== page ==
Since pen and ink are my forte, i
This is where I enlisted the help of my cadet, Lucien de Wyntere. He and I were on instant message on FB while I tried to remember what fencing master Thomas of Effingham studied. Lucien seemed to think that it was Fiore, so I started looking. The conversation went like this:
t took me just a little over two days to complete it. I have been practicing my cadels and will dig up the other B I did on another scroll in this time period so it went fairly quickly. I dressed it up with some flourishes (what I call deely-bops! :-)) and started researching an appropriate two sword master to find a figure to place on the scroll.Me: Fiore sounds right. Awesome, it is mostly pictures of people neck punching.
Lucien: LOL. http://wildgeesefencing.com/wp-content/uploads/2012/08/liberi_2122.jpg
Me: See what I mean? Junk punching! But, yes, that is helpful.
Lucien: he was a bastard like that
Then Lucien proceeded to help me find more exemplars:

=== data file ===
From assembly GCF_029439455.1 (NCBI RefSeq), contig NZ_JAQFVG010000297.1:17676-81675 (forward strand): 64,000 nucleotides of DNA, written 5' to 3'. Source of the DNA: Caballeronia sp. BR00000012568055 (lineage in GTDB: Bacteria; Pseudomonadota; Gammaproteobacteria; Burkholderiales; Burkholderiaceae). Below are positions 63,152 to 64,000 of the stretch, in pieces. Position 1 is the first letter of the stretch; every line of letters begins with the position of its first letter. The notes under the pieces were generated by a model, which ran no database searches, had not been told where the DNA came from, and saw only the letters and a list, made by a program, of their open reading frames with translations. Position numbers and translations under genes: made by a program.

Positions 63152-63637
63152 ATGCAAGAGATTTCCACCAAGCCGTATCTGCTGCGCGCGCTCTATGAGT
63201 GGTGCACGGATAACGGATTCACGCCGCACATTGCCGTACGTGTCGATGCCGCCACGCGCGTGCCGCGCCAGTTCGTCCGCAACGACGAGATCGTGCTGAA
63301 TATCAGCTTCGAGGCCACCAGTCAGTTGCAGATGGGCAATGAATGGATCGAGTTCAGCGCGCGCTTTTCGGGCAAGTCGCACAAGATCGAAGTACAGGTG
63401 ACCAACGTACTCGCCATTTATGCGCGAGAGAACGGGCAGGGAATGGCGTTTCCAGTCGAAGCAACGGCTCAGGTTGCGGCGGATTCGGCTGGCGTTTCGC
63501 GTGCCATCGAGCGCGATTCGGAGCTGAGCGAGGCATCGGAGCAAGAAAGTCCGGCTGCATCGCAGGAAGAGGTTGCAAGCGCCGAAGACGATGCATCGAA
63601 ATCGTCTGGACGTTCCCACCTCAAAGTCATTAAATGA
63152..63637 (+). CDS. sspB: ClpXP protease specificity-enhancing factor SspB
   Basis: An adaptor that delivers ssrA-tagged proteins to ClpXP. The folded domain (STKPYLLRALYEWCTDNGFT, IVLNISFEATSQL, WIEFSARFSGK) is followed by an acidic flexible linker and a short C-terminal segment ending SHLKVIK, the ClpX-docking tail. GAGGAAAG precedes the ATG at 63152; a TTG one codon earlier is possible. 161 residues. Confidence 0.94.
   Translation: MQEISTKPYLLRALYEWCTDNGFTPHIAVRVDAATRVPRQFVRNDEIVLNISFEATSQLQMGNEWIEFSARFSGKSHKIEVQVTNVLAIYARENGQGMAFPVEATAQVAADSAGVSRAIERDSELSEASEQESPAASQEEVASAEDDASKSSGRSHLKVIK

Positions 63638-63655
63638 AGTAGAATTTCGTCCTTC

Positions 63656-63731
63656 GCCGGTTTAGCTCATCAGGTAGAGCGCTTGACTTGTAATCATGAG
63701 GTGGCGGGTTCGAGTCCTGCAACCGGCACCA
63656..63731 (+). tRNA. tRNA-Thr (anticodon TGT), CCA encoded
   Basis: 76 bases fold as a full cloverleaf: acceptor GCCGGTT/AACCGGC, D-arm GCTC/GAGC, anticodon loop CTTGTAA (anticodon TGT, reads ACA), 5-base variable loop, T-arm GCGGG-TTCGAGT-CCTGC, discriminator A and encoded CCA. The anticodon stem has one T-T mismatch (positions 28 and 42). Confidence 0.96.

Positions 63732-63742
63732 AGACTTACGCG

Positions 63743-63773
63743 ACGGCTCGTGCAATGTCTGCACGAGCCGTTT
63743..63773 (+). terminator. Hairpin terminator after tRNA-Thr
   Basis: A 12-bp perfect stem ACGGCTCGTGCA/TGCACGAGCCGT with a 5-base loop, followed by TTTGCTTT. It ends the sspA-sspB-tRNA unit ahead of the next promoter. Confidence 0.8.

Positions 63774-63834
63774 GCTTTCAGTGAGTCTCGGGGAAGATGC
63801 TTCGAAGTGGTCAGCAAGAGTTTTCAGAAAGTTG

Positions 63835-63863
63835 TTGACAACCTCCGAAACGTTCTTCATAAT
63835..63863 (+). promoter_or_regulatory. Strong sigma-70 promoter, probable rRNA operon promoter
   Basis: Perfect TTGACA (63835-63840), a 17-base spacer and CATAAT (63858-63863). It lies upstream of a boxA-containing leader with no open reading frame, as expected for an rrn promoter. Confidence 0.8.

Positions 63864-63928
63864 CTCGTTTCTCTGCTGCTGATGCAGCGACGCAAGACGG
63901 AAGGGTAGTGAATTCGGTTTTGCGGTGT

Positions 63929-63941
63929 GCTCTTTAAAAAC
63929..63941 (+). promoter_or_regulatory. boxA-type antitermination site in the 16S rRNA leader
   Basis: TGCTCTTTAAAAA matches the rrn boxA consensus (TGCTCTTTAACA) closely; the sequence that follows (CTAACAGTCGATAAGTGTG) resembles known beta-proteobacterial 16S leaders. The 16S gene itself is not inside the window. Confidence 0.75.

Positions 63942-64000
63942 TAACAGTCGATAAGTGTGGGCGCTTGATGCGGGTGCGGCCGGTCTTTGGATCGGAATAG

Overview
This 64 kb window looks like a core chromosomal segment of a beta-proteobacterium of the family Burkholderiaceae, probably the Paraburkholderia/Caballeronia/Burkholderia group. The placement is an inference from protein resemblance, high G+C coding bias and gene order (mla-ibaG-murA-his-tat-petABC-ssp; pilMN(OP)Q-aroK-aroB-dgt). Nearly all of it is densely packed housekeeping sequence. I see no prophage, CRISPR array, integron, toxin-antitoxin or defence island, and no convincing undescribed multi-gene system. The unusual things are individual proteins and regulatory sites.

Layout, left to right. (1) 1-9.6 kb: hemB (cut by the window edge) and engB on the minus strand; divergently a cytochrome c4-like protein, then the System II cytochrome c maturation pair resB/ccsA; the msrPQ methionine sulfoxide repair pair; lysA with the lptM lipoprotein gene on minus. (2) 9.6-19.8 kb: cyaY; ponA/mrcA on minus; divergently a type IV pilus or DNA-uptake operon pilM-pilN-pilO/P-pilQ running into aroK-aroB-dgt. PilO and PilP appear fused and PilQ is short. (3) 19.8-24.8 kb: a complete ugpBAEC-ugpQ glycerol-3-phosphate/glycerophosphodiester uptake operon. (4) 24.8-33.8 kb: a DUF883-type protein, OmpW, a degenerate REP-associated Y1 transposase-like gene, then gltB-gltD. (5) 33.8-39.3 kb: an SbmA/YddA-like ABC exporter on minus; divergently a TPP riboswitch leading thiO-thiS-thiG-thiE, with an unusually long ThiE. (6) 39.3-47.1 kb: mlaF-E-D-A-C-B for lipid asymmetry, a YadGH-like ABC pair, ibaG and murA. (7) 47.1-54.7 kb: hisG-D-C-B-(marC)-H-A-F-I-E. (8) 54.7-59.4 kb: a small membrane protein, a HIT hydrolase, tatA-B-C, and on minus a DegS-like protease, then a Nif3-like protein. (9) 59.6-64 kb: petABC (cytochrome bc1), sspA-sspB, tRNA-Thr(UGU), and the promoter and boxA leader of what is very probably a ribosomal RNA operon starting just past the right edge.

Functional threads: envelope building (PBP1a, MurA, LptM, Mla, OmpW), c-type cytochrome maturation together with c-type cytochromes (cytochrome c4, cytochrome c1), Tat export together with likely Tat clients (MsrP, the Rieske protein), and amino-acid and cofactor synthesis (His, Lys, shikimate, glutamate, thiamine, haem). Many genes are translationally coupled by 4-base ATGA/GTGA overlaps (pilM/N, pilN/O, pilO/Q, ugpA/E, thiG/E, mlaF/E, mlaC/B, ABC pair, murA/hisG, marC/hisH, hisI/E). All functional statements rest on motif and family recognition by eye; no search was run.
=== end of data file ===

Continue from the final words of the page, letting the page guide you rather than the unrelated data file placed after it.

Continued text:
And I found this : http://www.thearma.org/essays/Fiore/FioreDeiLiberi_StudyGuide.v3.6.pdf
and he found a cleaner version
And the exemplar below:
So I was off and running. Take the guy, take the crown off and we're good.
Things to note, I used a crow quill pen for the figure and badge, straight up black and white drawing for the badge and cross-hatching for the Fiore figure. In this particular case the original was on velum, done with pen and ink with gold highlights. Since I was not doing a crown on Thomas of Effingham, the pen and ink would suffice. We use pergamenata, which is a good substitute for velum and a preferred surface for both Eleanor and myself. I also used a number 1.5 nib for the cadel.
The pictures below show the end product with close ups of certain features.
The first one is a close up of the Fiore side sword person, given Thomas' hairline and manly beard. The second picture is the Golden Rapier Badge.
Things I would do differently - Take more pictures.